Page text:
Again, employees would still be required to complete Section 1 of the Form I-9 on or before the first day of employment and employers would still need to complete Section 2 of the Form I-9 no later than the third business day after an employee begins working for pay.

Other components of the Department of Homeland Security (DHS), such as Customs and Border Protection (CBP) and Immigration Customs Enforcement (ICE) are expected to retain most of their essential staff. CBP has not yet indicated whether it would process immigration applications at the border, such as initial TN and Blanket L applications for Canadian nationals, but it is expected that these adjudications would continue.

Department of Labor

Office of Foreign Labor Certification (OFLC) employees, who fall under the umbrella of DOL, are considered non-essential and would be placed in furlough status during the government shutdown. OFLC would neither accept nor process any applications or related materials, including LCAs, applications for a prevailing wage determination, applications for temporary employment certification, PERM audit responses or applications for permanent employment certification (.e.g PERM applications).   OFLC’s web site, including the iCERT Visa Portal System, would become static and unable to process any requests or allow authorized users to access their online accounts. Employers with concerns about these deadline-specific functions should consult an immigration attorney with questions about proper maintenance of status during these uncertain times.

Department of State (DOS)

Visa issuance should continue, at least temporarily.  Domestic and overseas Consular operations should remain fully operational as long as sufficient fees exist to support operations. However, if a passport agency is located in a government building affected by a lapse in appropriations, that facility may become unsupported. The continuance of consular operations in such instances would be treated on a case-by-case basis by the Under Secretary for Management.

Department of Justice (DOJ)

DOJ trial attorneys and immigration judges should conduct removal (deportation proceedings) only for individuals in federal custody at least for a short period of time. All other cases would likely be suspended during the shutdown. Similarly, furloughed would be attorneys and staff within the Immigrant and Employee Rights section of DOJ charged with accepting and investigating charges of workplace discrimination arising under the immigration laws.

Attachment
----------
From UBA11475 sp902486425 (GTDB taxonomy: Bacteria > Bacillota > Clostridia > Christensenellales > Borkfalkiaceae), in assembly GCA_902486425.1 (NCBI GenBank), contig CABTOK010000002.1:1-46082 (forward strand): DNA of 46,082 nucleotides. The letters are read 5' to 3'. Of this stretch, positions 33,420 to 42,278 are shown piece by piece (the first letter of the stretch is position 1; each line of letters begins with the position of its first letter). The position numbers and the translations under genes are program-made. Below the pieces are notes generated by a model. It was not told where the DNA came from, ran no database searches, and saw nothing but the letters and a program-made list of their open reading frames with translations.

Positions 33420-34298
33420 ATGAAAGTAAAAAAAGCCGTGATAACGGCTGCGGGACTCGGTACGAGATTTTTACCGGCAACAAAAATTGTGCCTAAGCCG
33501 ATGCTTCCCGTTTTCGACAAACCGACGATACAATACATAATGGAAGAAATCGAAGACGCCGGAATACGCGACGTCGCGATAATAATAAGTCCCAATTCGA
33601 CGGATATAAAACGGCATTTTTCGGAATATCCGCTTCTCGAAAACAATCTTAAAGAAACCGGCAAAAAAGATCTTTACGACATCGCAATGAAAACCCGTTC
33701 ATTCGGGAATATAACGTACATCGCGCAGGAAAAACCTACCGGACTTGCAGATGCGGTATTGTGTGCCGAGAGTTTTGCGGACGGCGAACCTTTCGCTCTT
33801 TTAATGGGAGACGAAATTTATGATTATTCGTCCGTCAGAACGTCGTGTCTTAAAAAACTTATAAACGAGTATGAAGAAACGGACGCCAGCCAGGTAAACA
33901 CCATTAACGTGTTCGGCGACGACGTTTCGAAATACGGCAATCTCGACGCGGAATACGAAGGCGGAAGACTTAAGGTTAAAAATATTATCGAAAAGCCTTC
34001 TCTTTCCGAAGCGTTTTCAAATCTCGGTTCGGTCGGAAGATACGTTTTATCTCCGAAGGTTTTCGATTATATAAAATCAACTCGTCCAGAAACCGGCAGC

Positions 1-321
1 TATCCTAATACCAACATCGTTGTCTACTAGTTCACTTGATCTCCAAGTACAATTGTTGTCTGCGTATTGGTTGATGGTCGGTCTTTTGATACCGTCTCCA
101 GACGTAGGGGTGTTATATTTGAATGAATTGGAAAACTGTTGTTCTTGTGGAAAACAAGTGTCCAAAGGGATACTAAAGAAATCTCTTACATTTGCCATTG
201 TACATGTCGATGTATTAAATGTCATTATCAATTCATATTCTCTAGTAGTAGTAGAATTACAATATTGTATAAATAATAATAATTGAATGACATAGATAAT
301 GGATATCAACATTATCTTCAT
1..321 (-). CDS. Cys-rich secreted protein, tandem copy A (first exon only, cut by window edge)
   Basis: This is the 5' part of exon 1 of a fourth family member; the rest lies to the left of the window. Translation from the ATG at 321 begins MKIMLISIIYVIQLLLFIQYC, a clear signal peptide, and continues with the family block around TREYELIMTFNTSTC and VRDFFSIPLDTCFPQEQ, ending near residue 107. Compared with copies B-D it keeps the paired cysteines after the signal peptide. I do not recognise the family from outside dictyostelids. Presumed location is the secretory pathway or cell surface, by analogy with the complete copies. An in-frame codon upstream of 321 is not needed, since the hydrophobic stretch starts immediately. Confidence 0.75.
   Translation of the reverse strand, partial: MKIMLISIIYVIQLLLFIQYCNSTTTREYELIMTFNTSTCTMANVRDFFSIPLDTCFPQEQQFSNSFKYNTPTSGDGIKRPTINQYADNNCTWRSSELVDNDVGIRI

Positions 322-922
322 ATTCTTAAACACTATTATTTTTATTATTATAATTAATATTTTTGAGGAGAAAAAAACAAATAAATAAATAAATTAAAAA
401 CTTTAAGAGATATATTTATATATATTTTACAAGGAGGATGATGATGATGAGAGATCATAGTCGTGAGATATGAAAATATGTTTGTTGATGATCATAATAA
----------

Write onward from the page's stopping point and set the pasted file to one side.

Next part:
On March 17, Secretary of State Rex Tillerson issued a cable to all diplomatic and consular posts worldwide calling for the immediate implementation of heightened screening of visa applications.  Through the cable, Secretary Tillerson instructed consular posts to undertake additional screening measures based on the conclusions of the interagency working groups mandated by the President’s Executive Order.  Visa processing screens at U.S. consular posts will be more invasive and time-consuming for certain individuals, particularly those from the countries listed in the President’s most recent Executive Order and those from Iraq.

Continue Reading New Department of State Cable Implements Extreme Vetting Measures

Seyfarth Synopsis: Federal judges from Hawaii and Maryland have issued nationwide Temporary Restraining Orders (TROs) effectively blocking the implementation of the Trump administration’s revised travel ban, which was scheduled to take effect on March 16, 2017.

Late on Wednesday, March 15, Judge Derrick K. Watson of the Federal District Court in Honolulu issued a nationwide TRO suspending the implementation of the Trump administration’s revised Executive Order (EO) and associated travel ban. Early Thursday morning, Maryland federal Judge Theodore D. Chang issued a separate TRO blocking key provisions of the EO from taking effect nationwide. Both decisions took the position that the revised EO violates the First Amendment because it was designed to discriminate against Muslims. According to Judge Watson, even the new order was “issued with a purpose to disfavor a particular religion, in spite of its stated, religiously neutral purpose.”

Continue Reading Federal Courts Temporarily Block the Trump Administration’s Revised Travel Ban

Seyfarth Synopsis: The UK Parliament has passed the EU Withdrawal Bill, paving the way for the Government to invoke Article 50, the mechanism for leaving the European Union, by the end of March 2017. 

On March 13, 2017, the UK Parliament passed the European Union (Notification of Withdrawal) Bill.  The Bill’s purpose is to allow the Prime Minister to notify the European Union of the United Kingdom’s intention to withdraw from the European Union, through invocation of Article 50 of the Lisbon Treaty.

The British Prime Minister, Theresa May, has previously indicated that she wishes to make the notification, triggering such withdrawal, before the end of March 2017.  The passing of this Bill now makes such a timetable likely.

What Will Happen Next?

Once Article 50 has been invoked, the United Kingdom will enter into a period of negotiation with the European Union.  The parties have a period of two years to negotiate an exit agreement for the UK.  If no agreement has been reached by the end of the two year period, all EU Treaties that apply to the UK will be void, unless the European Council (comprised of the Heads of all Member States) agrees to continue the negotiations.

Continue Reading U.K. Parliament Passes Brexit Bill

Following the challenges to the January 27, 2017 Executive Order titled Protecting the Nation from Terrorist Attacks by Foreign Nationals, on March 6, 2017 President Trump signed a new Executive Order titled Protecting the Nation from Foreign Terrorist Entry Into the United States.  This new Executive Order will go into effect on March 16, 2017 and includes many changes to the original order, particularly with regard to who is subject to the temporary travel ban.

The New Executive Order